Michelle Homp, Alyssa Seideman, Sean Gravelle, Andrew Hayes,

Section3.1Probability

SubsectionIntroduction

The probability of a specified event is the chance or likelihood that it will occur. There are several ways of viewing probability. One would be experimental in nature, where we repeatedly conduct an experiment. Suppose we flipped a coin over and over and over again and it came up heads about half of the time; we would expect that in the future whenever we flipped the coin it would turn up heads about half of the time. When a weather reporter says there is a 10% chance of rain tomorrow, she is basing that on prior evidence; that out of all days with similar weather patterns, it has rained on 10 out of 100 (or 1 out of 10) of those days.

Another view would be subjective in nature, in other words an educated guess. If someone asked you the probability that the Seattle Mariners would win their next baseball game, it would be impossible to conduct an experiment where the same two teams played each other repeatedly, each time with the same starting lineup and starting pitchers, each starting at the same time of day on the same field under precisely the same conditions. Since there are so many variables to take into account, someone familiar with baseball and with the two teams involved might make an educated guess that there is a 75% chance they will win the game; that is, if the same two teams were to play each other repeatedly under identical conditions, the Mariners would win about three out of every four games. But this is just a guess, with no way to verify its accuracy, and depending upon how educated the educated guesser is, a subjective probability may not be worth very much.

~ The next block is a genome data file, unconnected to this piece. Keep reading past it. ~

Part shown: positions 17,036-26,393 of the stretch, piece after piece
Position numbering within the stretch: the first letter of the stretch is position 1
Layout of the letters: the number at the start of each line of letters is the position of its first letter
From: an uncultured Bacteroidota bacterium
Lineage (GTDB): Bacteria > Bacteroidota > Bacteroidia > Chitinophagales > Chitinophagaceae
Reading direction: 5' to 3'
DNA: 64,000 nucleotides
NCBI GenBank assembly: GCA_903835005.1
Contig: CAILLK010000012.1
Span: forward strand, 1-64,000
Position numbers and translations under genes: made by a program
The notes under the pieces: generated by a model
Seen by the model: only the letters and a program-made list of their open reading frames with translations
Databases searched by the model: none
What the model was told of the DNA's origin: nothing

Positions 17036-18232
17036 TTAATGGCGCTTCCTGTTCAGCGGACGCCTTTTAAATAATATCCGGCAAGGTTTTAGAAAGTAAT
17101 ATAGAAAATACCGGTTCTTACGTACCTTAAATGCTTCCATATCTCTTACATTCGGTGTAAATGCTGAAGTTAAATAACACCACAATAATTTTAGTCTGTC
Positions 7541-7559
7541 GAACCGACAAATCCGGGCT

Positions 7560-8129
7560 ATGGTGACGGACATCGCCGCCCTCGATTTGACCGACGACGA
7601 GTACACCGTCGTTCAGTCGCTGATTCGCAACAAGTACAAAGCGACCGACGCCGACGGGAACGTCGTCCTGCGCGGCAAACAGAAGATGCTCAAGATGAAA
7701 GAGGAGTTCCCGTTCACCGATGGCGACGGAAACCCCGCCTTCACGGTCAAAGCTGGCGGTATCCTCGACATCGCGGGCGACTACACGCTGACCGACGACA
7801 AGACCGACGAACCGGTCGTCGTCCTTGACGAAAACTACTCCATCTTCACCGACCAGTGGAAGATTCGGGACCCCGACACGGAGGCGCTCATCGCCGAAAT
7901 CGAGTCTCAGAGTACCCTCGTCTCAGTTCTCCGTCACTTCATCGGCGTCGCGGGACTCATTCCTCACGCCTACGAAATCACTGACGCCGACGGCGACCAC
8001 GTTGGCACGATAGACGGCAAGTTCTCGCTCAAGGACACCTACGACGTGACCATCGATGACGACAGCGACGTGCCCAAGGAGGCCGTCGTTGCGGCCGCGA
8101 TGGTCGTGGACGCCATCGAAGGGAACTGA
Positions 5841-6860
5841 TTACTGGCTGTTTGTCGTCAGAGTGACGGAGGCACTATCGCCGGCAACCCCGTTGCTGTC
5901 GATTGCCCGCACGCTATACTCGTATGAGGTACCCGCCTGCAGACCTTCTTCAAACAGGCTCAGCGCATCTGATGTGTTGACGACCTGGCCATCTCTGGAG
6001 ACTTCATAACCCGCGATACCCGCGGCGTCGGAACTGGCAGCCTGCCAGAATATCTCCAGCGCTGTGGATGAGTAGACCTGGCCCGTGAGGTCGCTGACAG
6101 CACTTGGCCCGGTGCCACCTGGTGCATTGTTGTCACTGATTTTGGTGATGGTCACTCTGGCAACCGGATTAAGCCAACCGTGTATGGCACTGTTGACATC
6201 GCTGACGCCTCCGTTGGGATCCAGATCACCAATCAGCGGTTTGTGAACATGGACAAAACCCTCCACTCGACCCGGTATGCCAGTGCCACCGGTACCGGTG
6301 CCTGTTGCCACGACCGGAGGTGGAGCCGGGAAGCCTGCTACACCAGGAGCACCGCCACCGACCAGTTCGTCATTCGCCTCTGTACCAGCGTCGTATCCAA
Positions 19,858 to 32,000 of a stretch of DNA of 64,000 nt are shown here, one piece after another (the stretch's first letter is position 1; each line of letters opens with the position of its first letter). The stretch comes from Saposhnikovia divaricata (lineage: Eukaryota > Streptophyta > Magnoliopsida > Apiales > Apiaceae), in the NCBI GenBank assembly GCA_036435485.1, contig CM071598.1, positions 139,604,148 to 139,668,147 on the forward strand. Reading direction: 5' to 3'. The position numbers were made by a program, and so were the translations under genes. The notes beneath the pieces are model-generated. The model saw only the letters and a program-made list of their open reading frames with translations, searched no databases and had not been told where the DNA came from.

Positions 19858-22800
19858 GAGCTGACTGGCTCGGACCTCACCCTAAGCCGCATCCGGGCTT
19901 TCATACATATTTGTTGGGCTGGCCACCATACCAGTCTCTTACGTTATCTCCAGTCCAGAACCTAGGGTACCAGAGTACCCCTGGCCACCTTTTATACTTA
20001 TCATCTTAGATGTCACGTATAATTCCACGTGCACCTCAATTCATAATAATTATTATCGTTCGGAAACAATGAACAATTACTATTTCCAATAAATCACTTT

We will return to the experimental and subjective probabilities from time to time, but in this course we will mostly be concerned with theoretical probability, which is defined as follows: Suppose there is a situation with \(n \) equally likely possible outcomes and that \(m \) of those \(n \) outcomes correspond to a particular event; then the probability of that event is defined as \(\frac{m}{n} \text{.}\)

If you have learned about probability in previous classes, it was probably theoretical probability. For example, if we think about the probability of tossing a head on a fair coin from a theoretical perspective, then tossing a fair coin has 2 equally likely outcomes (\(n=2\)) and heads is one of those outcomes (\(m=1\)), so the probability of tossing a head is \(\frac{1}{2}\text{.}\) More examples are below.